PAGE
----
Born in Belgium, Dutrieu became the first cycling World Champion in 1896. She got into the sport inspired by her older brother, who was a professional rider. She started out as a track cyclist and in 1893 set the women’s world record for the longest distance ridden in one hour, as well as later setting several speed records on the track. After leaving competitive racing, she became a stuntwoman, using her bike to perform dangerous manoeuvres. With this not being challenging enough, she then learned how to fly a plane and became the first woman to fly with passengers. In 1913, she became the first female aviator awarded membership of the Légion d’honneur. In the meantime, she took on French nationality and during World War I, she performed reconnaissance flights for the French Army. After the war, she became an ambulance driver and later headed a military hospital. In her later years, she changed careers yet again and worked as a journalist. On 26 June 1961, she passed away in Paris at the age of 83.
Annie Cohen Kopchovsky
Better know as Annie Londonderry, on 27 June 1894, at the age of 23, the Latvian immigrant started her cycling trip around the world from Boston. In order to finance the journey, she pegged advertising billboards onto her bike, signed and sold souvenirs and gave lectures on cycling. Although she completed some of her travels via steamships, she still cycled thousands of kilometres and completed her trip in September 1985, making her a pioneer in the world of long-distance cycling.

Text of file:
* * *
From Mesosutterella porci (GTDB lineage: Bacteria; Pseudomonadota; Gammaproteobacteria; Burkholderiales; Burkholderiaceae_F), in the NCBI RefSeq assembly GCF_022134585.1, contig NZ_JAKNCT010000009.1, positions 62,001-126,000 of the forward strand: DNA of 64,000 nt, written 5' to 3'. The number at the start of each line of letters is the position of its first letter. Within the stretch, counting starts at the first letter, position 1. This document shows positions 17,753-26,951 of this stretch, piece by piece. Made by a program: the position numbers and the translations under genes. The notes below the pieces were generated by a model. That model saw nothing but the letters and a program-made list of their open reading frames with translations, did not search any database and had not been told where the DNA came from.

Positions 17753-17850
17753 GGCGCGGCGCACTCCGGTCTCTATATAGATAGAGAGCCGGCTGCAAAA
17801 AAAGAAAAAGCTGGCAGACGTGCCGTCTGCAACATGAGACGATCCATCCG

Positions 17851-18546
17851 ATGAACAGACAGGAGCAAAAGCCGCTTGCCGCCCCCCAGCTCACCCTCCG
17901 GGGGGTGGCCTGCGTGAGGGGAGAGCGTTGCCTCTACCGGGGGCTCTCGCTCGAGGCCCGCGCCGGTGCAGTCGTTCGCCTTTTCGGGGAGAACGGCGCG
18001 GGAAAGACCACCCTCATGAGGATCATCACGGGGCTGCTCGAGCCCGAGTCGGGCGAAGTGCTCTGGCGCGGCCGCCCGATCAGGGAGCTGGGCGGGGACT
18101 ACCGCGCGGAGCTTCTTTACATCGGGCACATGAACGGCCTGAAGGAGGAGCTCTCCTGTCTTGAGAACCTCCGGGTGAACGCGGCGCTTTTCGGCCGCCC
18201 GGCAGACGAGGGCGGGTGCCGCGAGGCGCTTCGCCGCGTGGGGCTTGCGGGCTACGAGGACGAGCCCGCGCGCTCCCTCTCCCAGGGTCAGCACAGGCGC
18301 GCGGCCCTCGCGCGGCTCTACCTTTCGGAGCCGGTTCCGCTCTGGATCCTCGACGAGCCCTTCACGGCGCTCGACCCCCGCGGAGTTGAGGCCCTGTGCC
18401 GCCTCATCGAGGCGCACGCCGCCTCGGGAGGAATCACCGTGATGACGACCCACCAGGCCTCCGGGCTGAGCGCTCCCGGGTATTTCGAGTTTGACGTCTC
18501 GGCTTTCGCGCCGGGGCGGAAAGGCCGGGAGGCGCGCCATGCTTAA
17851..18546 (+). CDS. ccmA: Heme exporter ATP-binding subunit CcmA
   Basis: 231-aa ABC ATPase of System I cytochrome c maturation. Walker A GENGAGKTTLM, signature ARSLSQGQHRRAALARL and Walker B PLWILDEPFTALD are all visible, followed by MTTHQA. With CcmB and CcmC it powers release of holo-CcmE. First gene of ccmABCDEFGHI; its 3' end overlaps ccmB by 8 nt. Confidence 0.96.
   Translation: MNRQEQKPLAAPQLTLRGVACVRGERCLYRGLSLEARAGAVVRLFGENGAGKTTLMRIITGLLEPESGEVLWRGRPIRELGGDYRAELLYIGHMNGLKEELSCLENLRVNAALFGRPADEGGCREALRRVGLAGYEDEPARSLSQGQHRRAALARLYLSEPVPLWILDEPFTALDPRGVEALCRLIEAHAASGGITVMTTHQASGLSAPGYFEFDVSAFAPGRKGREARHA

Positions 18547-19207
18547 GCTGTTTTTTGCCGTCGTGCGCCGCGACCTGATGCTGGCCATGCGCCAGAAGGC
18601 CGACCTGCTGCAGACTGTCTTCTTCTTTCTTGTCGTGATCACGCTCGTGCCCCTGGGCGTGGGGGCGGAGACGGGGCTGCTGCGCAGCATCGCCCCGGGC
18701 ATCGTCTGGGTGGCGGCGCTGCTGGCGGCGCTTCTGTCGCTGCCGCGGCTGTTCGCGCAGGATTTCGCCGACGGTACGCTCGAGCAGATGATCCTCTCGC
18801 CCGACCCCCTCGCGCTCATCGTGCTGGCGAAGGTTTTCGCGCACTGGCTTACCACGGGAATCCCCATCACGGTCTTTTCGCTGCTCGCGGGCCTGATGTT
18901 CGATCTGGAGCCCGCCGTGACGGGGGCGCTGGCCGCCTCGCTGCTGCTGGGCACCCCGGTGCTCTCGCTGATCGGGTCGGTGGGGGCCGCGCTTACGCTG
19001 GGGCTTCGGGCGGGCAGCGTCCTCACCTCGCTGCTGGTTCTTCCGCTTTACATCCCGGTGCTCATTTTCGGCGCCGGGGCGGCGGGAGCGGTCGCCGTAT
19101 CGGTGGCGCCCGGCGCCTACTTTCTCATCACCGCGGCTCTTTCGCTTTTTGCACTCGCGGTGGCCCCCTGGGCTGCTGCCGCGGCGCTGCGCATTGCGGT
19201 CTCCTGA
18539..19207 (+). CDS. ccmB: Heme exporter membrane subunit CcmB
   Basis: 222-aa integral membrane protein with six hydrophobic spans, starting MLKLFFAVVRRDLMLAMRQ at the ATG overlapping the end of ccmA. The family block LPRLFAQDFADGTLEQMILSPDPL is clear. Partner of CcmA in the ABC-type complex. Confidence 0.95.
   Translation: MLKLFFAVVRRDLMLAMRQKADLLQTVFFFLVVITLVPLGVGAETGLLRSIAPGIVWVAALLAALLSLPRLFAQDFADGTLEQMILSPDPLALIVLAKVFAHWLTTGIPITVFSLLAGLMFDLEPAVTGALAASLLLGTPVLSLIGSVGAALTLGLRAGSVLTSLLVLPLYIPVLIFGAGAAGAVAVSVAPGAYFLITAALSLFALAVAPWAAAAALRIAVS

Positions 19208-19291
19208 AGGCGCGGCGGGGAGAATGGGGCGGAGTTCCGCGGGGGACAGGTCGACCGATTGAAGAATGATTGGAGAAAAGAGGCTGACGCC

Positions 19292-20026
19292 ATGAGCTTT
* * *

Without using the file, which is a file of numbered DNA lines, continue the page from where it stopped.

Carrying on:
The former skier and professional road cyclist celebrated her birthday on 23 June. The now 58 year old won the UCI World Road Championship title at the age of 20 years, was a 10-time Swedish champion and a two-time Olympic participant. After retiring from her cycling career, she became a management consultant in the U.S. and obtained her PhD in Organizational Leadership. In addition to coaching and sharing her experiences with nutrition and training with young athletes, she now mainly consults businesses on improving their performance.